ECONOMYNEXT – Sri Lanka’s John Keells Holdings is seeking government help to beat competition by unleashing new regulations on players on the small business and start up ecosystem which is expanding East Asia-style with the help of online booking engines.
"Although the supply in room inventory was mainly driven by the graded category, competition is also increasing from the informal sector which is priced attractively considering the lower cost base and different service offering," JKH, told shareholders in the annual report.
"Provisions for a suitable regulatory framework for the registration and regulation of the informal sector will be imperative to ensure that tourism services provided in the country are of a minimum regulated standard," the conglomerate which has annual revenues of 68 billion rupees said.
An ecosystem of small star up hotels, which do not have inflated building costs are mushrooming in Sri Lanka mimicking the growth seen in East Asia earlier, with occupancy driven by booking engines like Agoda.com and Booking.com.
At sites like Agoda.com hotels are under constant self-regulation by solicited user reviews forcing management to take corrective action or lose ratings, subjecting them to on-going regulation.
The online booking engine revolution started in Asia with sites such as Asiarooms.com, which is no longer in operation, mainly started by expatriates resident in Thailand. Agoda.com also has Thai links, analysts familiar with the East Asian growth story say.
Sri Lanka’s tourism promotion office has already begun to clamp down on smaller establishments with a set of regulations. The regulations go beyond safety and fire codes, which are needed for all buildings regardless of whether occupants are foreign or domestic.
Regulation by the state allows relevant agencies to collect fees by imposing rules. Critics also say in many countries state regulations also allows inspectors and staff to collect cash to help some operators avoid the regulations.
Standards and facilities on online booking engines are however transparent and users are free to accept them or not.
They use the principle of ‘disclosure regulation’, practised in many advanced financial markets, instead setting arbitrary rules on the number of rooms, their sizes or facilities which users may or not care about, based on perceived merits.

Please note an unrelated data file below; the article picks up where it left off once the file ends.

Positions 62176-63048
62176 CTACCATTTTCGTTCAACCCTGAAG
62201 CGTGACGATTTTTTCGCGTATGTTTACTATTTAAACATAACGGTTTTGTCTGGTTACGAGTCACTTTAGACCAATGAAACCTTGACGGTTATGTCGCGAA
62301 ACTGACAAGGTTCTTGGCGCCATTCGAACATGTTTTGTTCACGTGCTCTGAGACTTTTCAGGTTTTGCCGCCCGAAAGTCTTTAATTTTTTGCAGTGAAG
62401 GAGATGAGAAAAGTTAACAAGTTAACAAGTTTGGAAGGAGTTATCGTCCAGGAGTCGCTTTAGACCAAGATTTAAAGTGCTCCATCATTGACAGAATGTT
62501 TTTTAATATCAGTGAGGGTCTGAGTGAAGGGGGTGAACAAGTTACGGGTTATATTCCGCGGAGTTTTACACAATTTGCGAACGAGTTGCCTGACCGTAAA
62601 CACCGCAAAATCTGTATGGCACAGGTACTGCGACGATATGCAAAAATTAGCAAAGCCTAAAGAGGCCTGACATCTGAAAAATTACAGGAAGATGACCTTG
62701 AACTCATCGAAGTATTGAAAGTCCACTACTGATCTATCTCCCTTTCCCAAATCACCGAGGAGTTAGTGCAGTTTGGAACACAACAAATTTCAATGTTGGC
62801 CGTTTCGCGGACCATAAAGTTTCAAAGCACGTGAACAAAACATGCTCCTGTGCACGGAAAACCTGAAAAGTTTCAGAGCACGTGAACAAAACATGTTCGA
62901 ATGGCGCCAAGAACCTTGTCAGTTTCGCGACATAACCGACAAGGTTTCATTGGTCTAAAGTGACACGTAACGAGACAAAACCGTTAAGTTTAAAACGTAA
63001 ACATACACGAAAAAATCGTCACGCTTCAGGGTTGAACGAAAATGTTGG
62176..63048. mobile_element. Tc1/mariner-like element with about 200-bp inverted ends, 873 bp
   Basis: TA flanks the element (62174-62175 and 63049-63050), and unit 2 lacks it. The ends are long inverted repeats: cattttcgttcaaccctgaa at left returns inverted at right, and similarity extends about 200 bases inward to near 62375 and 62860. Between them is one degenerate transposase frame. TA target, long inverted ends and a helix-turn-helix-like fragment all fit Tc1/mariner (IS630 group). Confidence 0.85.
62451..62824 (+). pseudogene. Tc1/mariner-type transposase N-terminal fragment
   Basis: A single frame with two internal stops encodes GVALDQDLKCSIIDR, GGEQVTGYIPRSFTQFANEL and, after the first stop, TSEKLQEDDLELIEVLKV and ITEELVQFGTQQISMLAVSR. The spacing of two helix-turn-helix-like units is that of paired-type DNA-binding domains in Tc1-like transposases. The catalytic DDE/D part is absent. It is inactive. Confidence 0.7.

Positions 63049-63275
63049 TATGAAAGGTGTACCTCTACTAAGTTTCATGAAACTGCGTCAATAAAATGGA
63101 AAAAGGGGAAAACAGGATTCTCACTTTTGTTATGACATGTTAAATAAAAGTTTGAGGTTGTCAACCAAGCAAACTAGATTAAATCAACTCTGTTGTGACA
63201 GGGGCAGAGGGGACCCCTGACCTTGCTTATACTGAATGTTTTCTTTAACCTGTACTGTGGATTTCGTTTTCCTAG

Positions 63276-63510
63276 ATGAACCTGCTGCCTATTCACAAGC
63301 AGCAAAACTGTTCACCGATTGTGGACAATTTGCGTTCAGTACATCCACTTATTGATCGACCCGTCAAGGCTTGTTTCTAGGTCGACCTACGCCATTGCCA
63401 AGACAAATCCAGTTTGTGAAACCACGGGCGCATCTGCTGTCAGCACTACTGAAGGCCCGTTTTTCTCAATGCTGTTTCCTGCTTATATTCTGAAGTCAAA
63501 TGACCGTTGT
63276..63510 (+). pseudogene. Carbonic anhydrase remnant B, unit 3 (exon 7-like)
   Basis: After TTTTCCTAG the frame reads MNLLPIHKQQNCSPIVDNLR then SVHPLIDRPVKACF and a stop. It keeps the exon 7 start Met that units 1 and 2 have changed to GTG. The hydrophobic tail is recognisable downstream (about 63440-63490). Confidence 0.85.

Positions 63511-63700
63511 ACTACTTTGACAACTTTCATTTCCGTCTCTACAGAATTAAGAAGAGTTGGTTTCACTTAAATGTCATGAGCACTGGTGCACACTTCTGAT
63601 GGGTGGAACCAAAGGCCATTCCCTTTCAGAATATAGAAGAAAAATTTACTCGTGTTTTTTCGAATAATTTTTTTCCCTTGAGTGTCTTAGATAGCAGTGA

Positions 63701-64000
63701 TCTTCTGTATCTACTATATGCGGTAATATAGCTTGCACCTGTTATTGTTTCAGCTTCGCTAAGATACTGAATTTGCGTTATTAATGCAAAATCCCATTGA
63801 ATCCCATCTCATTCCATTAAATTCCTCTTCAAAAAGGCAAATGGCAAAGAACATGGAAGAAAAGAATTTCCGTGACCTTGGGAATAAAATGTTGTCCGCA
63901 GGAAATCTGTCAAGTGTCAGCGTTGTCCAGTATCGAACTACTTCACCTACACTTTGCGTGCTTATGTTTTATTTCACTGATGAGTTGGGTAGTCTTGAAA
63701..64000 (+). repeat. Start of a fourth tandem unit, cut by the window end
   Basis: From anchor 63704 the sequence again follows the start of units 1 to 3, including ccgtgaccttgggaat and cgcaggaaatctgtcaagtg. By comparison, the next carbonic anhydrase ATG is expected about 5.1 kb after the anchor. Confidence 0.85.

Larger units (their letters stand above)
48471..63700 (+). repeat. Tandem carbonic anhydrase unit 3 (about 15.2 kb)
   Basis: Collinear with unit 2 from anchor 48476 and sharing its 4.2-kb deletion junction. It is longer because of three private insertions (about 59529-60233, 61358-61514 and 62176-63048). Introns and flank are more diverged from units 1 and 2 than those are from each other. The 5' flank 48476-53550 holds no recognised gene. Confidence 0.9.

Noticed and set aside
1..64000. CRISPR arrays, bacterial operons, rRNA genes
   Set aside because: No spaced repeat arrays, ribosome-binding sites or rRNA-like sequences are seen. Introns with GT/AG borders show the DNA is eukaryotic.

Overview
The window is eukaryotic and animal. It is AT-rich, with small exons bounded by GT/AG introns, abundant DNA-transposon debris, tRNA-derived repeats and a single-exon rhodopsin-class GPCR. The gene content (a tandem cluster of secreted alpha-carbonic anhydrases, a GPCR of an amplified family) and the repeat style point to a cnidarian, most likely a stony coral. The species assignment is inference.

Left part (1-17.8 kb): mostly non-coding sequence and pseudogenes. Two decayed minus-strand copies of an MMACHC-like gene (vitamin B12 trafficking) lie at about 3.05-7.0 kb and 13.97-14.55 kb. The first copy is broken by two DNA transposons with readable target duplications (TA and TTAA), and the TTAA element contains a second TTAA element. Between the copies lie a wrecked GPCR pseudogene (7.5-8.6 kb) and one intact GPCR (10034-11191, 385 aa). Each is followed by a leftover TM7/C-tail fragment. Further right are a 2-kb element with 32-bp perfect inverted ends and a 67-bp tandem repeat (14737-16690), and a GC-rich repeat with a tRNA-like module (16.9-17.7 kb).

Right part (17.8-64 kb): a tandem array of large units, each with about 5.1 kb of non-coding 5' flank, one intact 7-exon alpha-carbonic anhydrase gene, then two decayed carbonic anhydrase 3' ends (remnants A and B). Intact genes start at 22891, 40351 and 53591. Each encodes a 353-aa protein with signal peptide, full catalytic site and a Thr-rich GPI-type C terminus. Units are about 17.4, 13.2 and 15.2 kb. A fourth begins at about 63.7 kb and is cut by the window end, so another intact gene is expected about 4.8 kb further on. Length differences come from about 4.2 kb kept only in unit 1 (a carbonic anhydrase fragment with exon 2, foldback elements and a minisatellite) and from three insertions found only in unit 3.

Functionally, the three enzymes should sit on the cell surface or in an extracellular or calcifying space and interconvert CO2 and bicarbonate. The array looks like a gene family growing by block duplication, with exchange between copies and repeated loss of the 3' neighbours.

Less adventurous travellers can avoid newer hotels and instead opt for older establishments with a greater number of reviews backing ratings.
Analysts say in a competitive capitalist market system, firms beat others by keeping costs down or building brands and not by seeking state help to crush competition.
Meanwhile the market is also evolving ‘merit regulation’ mechanisms.
The brand Yohobed.com offers visitors minimum standards without going through the hassle of trolling through reviews.
Meanwhile JKH said the state regulations will "ensure that leisure operators are on an equal platform in terms of regulations and taxes and other levies, which currently deprive the Government of much needed tax revenue."
It is not clear why the government is not getting taxes from rooms sold on booking engines as customers are already charged taxes. A booking engine makes it easier for a government to collect taxes, not more difficult as they can be directly remitted to the tax authorities, observers say.
On sites like Agoda.com a 6.41 percent National Building Tax and another 15 percent tax – presumably VAT – is also already collected from customers staying at Sri Lanka hotels.
Due to a shortcoming in Sri Lanka’s value added tax law, voluntary registration below the threshold is not possible and all customers are also not required to be given an invoice. (Colombo/June16/2017 – update II)